'The doctor is in. Look in the end zone, the doctor is in. Is it third-and-two? The doctor is in. Whenever the Bears need a short gain, the ball goes to Dr. Sweet. And he then turns it into a loooong gain.'
-- Sun-Star "Bear Facts" on Stephen Jackson, circa 1989
A gridiron warrior resplendent in orange and black, who blocked like a Mack truck and powered through defensive lines like an M1 Tank.
To those who knew him best, a gentle giant, skilled handyman, good friend -- and most of all, loving father.
Such words form only a mere snapshot of the man Stephen Jackson was, and the legacy he left behind.
Jackson's name made headlines this week after a jury convicted his killer, James White, of first-degree murder and other charges.
Twenty years ago, however, many Mercedians knew Jackson by the name "Dr. Sweet." Back then, Jackson was a running back for the Merced High Bears, playing an active role in winning the Sac-Joaquin Section football championship for the school in 1989 and 1990 (the former was the first year Merced High won the championship, the latter was the year the school was No. 1 in the state).
During the trial, there was no shortage of friends and family members who attended, hoping justice would prevail. At the close of the trial, many shared fond memories of "Steph" both on and off the football field.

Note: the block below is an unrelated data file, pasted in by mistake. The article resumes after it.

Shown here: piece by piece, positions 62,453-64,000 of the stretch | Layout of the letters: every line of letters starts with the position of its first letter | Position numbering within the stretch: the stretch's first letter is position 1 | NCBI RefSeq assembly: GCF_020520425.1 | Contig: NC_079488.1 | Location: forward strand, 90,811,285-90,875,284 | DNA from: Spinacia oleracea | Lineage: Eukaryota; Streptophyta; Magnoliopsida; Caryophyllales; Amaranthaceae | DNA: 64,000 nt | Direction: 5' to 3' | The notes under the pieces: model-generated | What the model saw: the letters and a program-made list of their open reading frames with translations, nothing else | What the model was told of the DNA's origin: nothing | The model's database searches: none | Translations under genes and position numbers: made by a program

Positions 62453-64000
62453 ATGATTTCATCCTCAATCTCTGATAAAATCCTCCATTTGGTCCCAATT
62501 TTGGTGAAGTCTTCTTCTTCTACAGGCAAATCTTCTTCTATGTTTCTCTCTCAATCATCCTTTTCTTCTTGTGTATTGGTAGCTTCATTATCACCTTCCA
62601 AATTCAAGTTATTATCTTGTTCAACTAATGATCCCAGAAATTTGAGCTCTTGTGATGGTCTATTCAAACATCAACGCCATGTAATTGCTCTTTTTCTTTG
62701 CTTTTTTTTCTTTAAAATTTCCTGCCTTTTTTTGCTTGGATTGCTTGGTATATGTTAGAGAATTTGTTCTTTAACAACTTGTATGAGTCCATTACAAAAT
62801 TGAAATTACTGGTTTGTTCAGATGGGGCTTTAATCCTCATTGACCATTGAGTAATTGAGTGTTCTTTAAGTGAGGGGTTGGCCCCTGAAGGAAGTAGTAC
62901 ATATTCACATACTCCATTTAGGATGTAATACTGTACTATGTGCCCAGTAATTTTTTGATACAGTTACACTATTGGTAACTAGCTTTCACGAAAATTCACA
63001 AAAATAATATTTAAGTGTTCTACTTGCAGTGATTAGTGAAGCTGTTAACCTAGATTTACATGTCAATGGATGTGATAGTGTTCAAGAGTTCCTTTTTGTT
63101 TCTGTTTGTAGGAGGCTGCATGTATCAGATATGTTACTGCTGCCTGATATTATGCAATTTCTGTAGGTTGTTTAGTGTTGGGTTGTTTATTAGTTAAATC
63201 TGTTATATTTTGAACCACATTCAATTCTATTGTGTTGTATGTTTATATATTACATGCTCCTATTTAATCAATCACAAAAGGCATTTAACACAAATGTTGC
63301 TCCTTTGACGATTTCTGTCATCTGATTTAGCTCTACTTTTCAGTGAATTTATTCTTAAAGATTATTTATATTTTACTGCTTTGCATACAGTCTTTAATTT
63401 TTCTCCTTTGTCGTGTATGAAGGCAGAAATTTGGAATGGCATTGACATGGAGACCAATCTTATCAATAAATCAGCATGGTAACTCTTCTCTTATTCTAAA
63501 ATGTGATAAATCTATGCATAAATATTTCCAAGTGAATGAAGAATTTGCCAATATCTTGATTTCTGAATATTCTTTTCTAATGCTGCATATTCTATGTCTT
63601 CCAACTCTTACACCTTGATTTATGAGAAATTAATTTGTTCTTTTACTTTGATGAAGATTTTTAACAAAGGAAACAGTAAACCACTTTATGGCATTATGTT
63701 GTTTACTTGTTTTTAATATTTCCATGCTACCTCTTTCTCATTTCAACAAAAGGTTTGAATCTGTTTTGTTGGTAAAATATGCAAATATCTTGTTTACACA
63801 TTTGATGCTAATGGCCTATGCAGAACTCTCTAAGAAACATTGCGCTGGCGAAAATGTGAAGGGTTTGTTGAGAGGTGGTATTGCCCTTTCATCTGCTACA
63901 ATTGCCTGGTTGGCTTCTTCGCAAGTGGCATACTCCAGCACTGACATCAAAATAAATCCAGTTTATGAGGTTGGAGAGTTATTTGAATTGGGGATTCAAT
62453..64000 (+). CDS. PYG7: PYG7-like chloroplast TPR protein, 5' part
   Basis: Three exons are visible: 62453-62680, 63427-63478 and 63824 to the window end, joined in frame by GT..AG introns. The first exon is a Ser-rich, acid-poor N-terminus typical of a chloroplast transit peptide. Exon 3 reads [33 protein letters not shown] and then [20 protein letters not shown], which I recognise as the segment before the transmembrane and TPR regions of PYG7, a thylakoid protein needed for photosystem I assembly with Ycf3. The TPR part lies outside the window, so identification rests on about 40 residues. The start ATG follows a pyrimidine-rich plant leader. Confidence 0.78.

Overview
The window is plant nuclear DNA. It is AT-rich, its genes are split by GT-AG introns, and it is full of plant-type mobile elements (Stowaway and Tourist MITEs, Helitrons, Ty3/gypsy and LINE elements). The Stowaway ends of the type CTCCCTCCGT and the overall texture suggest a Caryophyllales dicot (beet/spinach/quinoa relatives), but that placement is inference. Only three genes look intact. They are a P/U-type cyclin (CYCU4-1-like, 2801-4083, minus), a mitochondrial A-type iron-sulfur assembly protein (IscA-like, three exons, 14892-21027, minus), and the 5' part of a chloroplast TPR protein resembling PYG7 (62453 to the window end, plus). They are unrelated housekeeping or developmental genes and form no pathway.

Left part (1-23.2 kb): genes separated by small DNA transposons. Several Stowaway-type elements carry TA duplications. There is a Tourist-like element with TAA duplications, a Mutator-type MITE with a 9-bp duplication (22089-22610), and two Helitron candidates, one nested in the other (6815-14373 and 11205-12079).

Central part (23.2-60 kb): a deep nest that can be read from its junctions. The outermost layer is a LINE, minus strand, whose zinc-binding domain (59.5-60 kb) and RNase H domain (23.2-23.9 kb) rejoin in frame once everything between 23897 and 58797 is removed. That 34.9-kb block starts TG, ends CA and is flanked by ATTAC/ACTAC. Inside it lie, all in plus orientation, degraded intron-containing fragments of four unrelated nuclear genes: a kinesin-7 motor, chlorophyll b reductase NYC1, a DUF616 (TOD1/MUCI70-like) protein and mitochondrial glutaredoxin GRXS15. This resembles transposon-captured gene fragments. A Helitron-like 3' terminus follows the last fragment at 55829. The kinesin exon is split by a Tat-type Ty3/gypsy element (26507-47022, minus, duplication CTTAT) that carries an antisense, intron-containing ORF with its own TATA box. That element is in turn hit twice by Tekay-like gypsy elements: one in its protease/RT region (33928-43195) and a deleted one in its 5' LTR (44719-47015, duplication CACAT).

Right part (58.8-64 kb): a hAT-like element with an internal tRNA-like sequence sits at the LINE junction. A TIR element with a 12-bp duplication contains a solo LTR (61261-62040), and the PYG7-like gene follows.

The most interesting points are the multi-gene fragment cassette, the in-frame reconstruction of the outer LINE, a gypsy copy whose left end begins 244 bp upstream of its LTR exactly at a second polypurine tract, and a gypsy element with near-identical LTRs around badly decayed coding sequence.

Jackson was born and raised in Merced, the oldest child in a family of two brothers and three sisters. His late parents, Wallace and Shirley Jackson, instilled a keen sense of discipline and morals in their children. Wallace worked at the county's probation department for 30 years, and spent the last year of his career as superintendent of juvenile hall. Shirley worked as a special education teacher at numerous Merced schools.
As a football player at Merced High, Jackson is regarded as one of the greatest running backs who ever played at the school. Standing 6-feet-1-inch and weighing 190 pounds at the time, at fullback Jackson was part of a three-pronged attack, with flyback Anthony Volsan and tailback Jhay Roland.
Joe Cortez, a Modesto Bee copy editor who worked as a Sun-Star sports reporter from 1986 to 2000, said the trio of Jackson, Volsan and Roland was one of the most explosive combinations to ever take the field in local high school sports. "Merced was really loaded back then," said Cortez, noting that the team went to section finals for three consecutive years from 1988 to 1990, winning in the final two years. During that time, the team won 41 out of 42 games. "They were one of the top programs in the state at that time," Cortez recalled.
Jackson came into his own as the school's leading ground-gainer in 1990, rushing for 1,358 yards and 11 touchdowns as a senior. His skills resulted in being named Central California Conference MVP in 1990 and a coveted spot in the 1991 North vs. South Shrine California All-Stars game at the Rose Bowl. "He was a really good blocker. He would lay you out," Cortez said.
Even though he was a big player, he garnered the named "Dr. Sweet" from teammates because of his style and finesse. James "Tyger" Harris, who played free safety with the Bears, likened Jackson to a young Barry Sanders. "He was a hard-nosed guy, like a Walter Payton," Harris remembered. "He was one of those guys that was always bigger and stronger than everybody else."